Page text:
Booker has championed the cause of Victoria Haigh, bringing him into further conflict with the judiciary. According to the High Court, Haigh falsely claimed that her former husband had sexually abused their daughter and coached the child into backing up the story, going on to spread the allegations on the internet and in her local community when the courts rejected them as a fabrication.
Booker also championed the cause of Marie Black. Ms Black fled the UK with her partner and daughter in order to evade social services. Ms Black was subsequently convicted of 23 charges of serious sexual offences against children, including rape.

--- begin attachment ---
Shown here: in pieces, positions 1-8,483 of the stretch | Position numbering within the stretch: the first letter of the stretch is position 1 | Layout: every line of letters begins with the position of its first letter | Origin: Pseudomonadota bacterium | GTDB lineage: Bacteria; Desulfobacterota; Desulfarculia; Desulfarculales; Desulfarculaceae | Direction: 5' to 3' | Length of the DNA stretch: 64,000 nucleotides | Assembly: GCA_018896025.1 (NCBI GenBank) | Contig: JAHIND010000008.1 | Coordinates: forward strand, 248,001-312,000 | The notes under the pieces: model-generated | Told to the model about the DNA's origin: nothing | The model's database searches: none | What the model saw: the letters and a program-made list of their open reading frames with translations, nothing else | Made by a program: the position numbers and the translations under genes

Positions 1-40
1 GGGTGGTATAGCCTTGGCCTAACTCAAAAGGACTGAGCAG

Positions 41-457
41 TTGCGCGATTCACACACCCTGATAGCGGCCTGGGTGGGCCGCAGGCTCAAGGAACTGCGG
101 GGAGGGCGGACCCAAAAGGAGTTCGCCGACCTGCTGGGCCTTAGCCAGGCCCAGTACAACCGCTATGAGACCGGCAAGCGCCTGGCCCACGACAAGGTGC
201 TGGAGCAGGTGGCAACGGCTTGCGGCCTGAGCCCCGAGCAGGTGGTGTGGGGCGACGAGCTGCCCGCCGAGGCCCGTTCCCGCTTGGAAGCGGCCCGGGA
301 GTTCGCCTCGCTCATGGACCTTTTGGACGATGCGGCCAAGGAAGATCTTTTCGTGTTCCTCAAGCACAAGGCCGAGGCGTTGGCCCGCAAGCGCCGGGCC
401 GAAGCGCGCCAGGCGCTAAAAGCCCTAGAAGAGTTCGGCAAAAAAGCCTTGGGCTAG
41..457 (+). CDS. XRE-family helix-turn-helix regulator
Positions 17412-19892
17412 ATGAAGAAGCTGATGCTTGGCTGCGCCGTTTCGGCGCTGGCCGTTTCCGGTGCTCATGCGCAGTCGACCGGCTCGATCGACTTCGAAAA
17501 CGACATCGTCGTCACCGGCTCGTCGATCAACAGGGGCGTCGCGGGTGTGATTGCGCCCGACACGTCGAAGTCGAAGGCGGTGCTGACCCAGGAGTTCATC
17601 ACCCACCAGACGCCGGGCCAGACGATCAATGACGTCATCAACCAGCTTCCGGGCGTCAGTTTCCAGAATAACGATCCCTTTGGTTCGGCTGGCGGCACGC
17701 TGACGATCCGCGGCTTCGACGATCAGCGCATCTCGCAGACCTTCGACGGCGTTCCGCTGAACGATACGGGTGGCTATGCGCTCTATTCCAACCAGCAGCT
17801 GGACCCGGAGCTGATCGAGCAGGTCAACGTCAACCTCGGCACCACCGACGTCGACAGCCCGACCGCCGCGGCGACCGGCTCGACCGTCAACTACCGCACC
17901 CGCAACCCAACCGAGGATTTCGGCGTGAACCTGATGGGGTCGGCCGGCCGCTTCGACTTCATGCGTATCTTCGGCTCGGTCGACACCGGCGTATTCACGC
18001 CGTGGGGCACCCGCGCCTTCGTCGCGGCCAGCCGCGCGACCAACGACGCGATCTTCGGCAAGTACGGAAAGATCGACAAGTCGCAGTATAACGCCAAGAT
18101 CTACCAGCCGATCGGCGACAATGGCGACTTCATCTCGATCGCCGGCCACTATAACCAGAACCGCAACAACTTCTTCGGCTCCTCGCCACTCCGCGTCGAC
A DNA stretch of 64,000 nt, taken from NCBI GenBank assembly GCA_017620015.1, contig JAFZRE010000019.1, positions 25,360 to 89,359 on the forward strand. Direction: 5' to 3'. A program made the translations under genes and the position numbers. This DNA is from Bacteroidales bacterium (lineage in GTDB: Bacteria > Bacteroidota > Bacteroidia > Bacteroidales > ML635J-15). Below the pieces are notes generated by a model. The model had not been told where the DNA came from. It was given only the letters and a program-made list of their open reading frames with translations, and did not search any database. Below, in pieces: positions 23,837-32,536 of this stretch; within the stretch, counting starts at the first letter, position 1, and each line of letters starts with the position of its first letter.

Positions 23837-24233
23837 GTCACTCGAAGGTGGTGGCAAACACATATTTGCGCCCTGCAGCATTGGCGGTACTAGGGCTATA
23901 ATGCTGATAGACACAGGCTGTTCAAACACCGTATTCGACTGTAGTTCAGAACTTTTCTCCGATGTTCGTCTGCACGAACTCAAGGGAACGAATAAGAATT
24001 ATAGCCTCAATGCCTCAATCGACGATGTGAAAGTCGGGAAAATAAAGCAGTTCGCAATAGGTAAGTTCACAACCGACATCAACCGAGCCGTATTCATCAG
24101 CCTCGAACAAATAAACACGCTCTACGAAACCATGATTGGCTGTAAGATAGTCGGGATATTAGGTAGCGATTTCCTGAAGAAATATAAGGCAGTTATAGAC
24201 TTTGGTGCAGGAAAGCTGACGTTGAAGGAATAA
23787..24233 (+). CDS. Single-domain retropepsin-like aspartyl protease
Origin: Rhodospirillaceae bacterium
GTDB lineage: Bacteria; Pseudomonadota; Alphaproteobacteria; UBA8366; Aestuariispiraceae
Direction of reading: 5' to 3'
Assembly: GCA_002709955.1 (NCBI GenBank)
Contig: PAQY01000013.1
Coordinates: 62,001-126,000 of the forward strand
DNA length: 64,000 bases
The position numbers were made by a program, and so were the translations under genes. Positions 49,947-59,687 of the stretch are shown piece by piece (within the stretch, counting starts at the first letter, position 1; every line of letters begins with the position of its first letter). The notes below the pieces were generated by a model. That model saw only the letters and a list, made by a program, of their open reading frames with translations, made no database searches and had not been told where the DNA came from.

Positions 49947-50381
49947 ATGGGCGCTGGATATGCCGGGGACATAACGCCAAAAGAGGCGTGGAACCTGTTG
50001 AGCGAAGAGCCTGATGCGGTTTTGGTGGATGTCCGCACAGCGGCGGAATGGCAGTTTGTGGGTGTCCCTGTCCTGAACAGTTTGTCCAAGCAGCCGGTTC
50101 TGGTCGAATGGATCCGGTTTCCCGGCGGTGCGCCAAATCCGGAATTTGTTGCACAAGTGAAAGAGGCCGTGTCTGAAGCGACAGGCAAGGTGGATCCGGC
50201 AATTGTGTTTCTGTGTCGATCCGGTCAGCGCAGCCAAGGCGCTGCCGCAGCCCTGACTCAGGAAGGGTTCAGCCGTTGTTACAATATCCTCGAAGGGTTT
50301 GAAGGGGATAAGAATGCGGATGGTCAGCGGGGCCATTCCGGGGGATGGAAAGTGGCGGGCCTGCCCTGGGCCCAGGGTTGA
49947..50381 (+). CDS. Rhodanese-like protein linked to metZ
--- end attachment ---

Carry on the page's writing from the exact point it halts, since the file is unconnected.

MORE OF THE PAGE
At exposure levels seen in occupational cohorts it is concluded that the exposure specific risk of mesothelioma from the three principal commercial asbestos types is broadly in the ratio 1:100:500 for chrysotile, amosite and crocidolite respectively. For lung cancer the conclusions are less clear cut. ... The risk differential between chrysotile and the two amphibole fibres for lung cancer is thus between 1:10 and 1:50.
|Editor of Private Eye